Hmm, my brain immediately wonders.  Maybe the hero knew her in the past.  He knows exactly what kind of woman she is, that she’s an arsonist.  That puts the conflict and opposing world views first and foremost in the relationship.

The decision for this gua is particularly alarming for anyone attempting this kind of story:  Encountering.  The maiden is strong.  Do not engage in marrying such a woman.  The union cannot last very long.

Ha!  Maybe Jess is right, hmmm?

The actual Yao Text is almost poetic and sometimes gives interesting metaphors.  Each line has an interpretation, which may or may not give more ideas for the characterization or plot.  For 44, some words that caught my attention:  “misfortune appears — impetuous lean pig, pacing up and down.”  What the heck does that mean?  In the discussion that follows the translation:  “it is better to stop its growth at the beginning so its evil influence will not extend any further.”  Uh oh.  That doesn’t sound very good for our romance, does it.  This line is “unwilling to lag behind.  It is like a lean pig waiting to move forward.  One should be alert and take precautions, as in using a metal brake to stop a moving carriage.”

Line 5 is equally dubious.  “Willow twigs wrap the melon, Concealing brilliance.”  The text explains:  “one at this place has the brilliant quality of tolerating others’ opinions and behaviors, but still restrains the evil influence from spreading.  Melon represents the yin element at the bottom.  It is sweet, but it rots easily and creeps along the ground, denoting the insidious influence of evil.”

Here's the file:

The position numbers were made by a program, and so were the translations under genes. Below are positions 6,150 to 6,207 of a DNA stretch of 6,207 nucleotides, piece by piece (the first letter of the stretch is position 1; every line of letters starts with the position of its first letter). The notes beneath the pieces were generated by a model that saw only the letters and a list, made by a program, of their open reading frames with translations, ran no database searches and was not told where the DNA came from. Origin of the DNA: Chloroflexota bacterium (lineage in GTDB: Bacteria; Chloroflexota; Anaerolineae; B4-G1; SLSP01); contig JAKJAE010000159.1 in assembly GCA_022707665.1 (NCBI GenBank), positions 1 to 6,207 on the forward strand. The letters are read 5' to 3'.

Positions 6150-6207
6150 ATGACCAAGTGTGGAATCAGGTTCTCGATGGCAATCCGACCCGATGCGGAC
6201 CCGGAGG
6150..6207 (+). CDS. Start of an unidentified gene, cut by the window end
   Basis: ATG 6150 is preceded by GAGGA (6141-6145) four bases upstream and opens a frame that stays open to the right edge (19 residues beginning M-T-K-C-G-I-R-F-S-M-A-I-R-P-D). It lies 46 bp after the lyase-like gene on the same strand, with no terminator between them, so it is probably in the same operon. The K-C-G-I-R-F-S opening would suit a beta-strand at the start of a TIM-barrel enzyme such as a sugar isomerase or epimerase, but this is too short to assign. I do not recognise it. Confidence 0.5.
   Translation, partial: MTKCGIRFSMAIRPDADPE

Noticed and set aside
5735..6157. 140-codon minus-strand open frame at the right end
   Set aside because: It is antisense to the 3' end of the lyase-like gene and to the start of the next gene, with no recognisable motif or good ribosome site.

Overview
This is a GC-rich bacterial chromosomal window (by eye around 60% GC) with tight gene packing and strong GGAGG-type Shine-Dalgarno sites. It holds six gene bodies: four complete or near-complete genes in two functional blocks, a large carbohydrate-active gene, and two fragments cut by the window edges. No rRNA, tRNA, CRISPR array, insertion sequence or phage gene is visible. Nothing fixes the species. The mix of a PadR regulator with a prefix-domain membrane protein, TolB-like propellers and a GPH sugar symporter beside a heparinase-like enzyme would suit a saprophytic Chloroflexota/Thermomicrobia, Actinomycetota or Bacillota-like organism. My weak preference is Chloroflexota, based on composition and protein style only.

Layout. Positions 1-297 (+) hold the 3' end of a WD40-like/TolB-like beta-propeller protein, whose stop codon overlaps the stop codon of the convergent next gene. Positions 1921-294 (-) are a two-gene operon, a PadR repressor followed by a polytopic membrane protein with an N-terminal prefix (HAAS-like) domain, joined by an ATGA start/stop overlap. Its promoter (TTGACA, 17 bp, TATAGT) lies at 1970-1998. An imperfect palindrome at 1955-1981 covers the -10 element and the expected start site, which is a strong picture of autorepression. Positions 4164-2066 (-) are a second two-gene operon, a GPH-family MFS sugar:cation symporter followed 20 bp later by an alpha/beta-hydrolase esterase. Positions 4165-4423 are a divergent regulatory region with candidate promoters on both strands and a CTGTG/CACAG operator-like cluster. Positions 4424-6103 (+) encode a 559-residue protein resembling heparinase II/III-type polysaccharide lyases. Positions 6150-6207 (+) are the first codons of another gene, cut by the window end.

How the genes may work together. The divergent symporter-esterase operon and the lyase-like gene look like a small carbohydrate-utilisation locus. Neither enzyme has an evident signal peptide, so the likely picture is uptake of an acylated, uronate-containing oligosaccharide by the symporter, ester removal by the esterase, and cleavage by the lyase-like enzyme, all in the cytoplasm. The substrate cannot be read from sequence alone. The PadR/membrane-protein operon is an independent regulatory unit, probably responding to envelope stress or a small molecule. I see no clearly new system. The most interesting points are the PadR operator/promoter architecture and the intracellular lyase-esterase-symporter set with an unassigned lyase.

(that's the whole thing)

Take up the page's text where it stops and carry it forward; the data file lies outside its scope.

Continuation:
Er.  It’s not looking good for our romance.

The final line rings like the final nail in the coffin:  “Reaching the topmost; there is ground for regret,” which is explained as this line reaching the top and falling into an isolated position.  The only yin (female) element is at the bottom, which is too far for him to meet.  His pride keeps him from descending (or in our romance, we could say his sense of justice).  Although there is no reason for blame, there is regret.

Dang.  Sadder and sadder.  Maybe our firefighter and arsonist are doomed from the beginning. 

Let’s examine the changing line, which was line 3.  The text directs me to the gua “6 – Contention.”  Uh oh, still not looking good.  Flipping back to symbol 6, this gua is called “Song,” which means to dispute, demand justice, or bring a case to court because there is contention.  Again, it makes me think of the hero’s sense of justice.  This is definitely true to him and what we’d expect of a heroic firefighter.  He would be driven to stop any arsonist, even, or especially, the woman he loved.

The decision for this changing line is complicated.  When truth is blocked, we should be cautious.  Resolving the conflict at the midpoint is recommended.  If the conflict continues to the end, only one thing awaits.  Misfortune.  Dealing with the contention is supreme good fortune; obtaining distinction through contention is not worthy of respect.

Pretty interesting, yes?  And it looks rather grim for our firefighter and arsonist couple. 

Which if you know me, you know this only makes me want to write it all the more.

4 thoughts on “CC101 – I Ching

  1. “Which if you know me, you know this only makes me want to write it all the more.”

    :mrgreen: HAH! I hope you do honestly. Then again, I’m not your-ah-standard romance reader so maybe I shouldn’t encourage you. :lol:

    I-Ching sounds fascinating, I think I’ll have to see about getting myself that book. Even if only for to appease my insatiable curiosity for the occult. *g* Great post Joely!

  2. I agree with Soleil, the I-Ching sounds interesting. I’ll have to add it to my reading list.
    P.S. I’m willing to negotiate a hostage exchange. :cool:

  3. Well that’s pretty fascinating. I’ve been using the Tarot for similar purpose in writing characters. I may give the I Ching a try. d:)

  4. Interesting! As much as I know about China, I’ve never ventured into the I Ching. And, um, I’ll be waiting anxiously for grim tale of the firefighter and arsonist… :mrgreen: I mean, the gauntlet, it has been thrown, non? :twisted: